Shanghai: There’s hope!
In Shanghai, China, I had to use a mask to protect me from the pollution — it felt like breathing through a straw. I was running along the Yangtze River when I felt a familiar burn in my throat and chest. Having lived in China for 10 years, I knew that this was from the critically high air pollution levels in the city.
Running along the Yangtze, I meet a man who calls himself the River Guardian. Li Wei tells me that he comes to the Yangtze every single day to scoop scraps of garbage out of the river with a sieve-like contraption attached to a long wooden pole. He does this without fail because, as he says, "I dream of a river that my children can swim in and drink from, just as I did as a child.”
The Yangtze river has become horribly polluted, but thanks to the commitment of people like Li Wei and good policy by the central government, the river and air is getting cleaner. China is becoming a world leader in environmental policy.
Cairo: a nation built on water
In Egypt, the city of Cairo embraced me, and everywhere I went I was welcomed warmly. The legendary Nile River has sustained life for millennia. The Nile is an international river that supports more than 450 million people across nine countries, and that number is set to double in the next 25 years. The Nile river is under severe strain, and will not be able to sustain that volume of demand unless all 9 countries get better at water management.
The lesson of the Nile is the lesson of cooperation. We need to work together to solve this water crisis. If those 9 countries have a water crisis it won’t just be a regional collapse, it will cause conflict and economic strain that will be felt by the world.
London: There is life after death
London is a city I’ve been in love with for as long as I can remember. Running along the River Thames felt like coming home, although finding the source of the waterway was humbling. It was a green field with a stone monument. I learned from locals that the source of the River Thames has been dry for some time now. They told me that during a wet winter a spring does appear, and the source of the Thames trickles with a bit of water.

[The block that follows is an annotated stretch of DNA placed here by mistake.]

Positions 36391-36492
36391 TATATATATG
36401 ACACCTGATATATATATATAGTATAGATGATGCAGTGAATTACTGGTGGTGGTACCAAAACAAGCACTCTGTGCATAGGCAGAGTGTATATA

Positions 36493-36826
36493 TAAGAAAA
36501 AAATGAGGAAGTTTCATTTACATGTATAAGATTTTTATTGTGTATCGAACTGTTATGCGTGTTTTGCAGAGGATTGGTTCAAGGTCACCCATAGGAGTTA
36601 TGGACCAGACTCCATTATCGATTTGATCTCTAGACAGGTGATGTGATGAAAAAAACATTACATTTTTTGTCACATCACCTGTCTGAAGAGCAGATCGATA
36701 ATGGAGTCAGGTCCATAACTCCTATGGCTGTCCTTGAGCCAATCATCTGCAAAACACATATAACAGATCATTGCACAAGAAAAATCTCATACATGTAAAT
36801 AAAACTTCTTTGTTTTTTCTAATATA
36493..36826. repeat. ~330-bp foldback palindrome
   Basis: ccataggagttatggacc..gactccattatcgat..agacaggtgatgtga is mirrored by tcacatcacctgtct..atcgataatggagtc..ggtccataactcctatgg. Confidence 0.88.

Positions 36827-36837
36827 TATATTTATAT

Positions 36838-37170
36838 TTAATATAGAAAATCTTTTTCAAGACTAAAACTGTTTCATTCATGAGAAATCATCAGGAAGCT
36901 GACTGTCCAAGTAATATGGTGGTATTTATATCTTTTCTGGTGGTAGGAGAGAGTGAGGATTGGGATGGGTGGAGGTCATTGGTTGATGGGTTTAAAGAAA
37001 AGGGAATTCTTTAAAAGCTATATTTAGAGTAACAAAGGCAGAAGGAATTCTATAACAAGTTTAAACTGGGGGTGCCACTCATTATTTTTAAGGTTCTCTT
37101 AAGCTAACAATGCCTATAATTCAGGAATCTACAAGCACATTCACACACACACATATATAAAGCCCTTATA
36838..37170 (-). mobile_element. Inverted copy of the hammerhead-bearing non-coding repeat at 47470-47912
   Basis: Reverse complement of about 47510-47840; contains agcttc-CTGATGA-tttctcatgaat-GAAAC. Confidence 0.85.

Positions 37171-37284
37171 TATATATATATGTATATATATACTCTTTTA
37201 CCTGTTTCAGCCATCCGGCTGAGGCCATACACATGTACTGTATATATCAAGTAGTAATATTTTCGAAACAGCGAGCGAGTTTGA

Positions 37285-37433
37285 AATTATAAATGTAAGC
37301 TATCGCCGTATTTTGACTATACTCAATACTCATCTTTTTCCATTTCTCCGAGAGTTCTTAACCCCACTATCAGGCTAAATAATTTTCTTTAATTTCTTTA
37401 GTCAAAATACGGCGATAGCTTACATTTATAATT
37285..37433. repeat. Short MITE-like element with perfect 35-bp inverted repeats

Close on seventy years ago, the tidal Thames was declared ‘biologically dead’. Once a thriving ecosystem, in 1950 the Thames was doomed. In the last decade and a half the river was brought back from the dead and is currently the cleanest river the run through any major city.
My message to you
I want to give an enormous, heartfelt thanks of gratitude to all of you for your support and encouragement over the past 6 weeks. I could not have done this without you.
But, the hard work doesn't stop now that the running has ended. Clean, safe, accessible water for all is the most pressing issue our world faces today. Water scarcity, poor water quality and inadequate sanitation affect people’s livelihoods, food security, choices and futures. It affects the job market, our economies, as well as our common safety and stability.
I hope that you can all help to spread the word and educate others on invisible water usage and inspire the world to create change for our future and our children's future. I’m hoping that after reading about this epic quest, you’ll join me and become a water hero.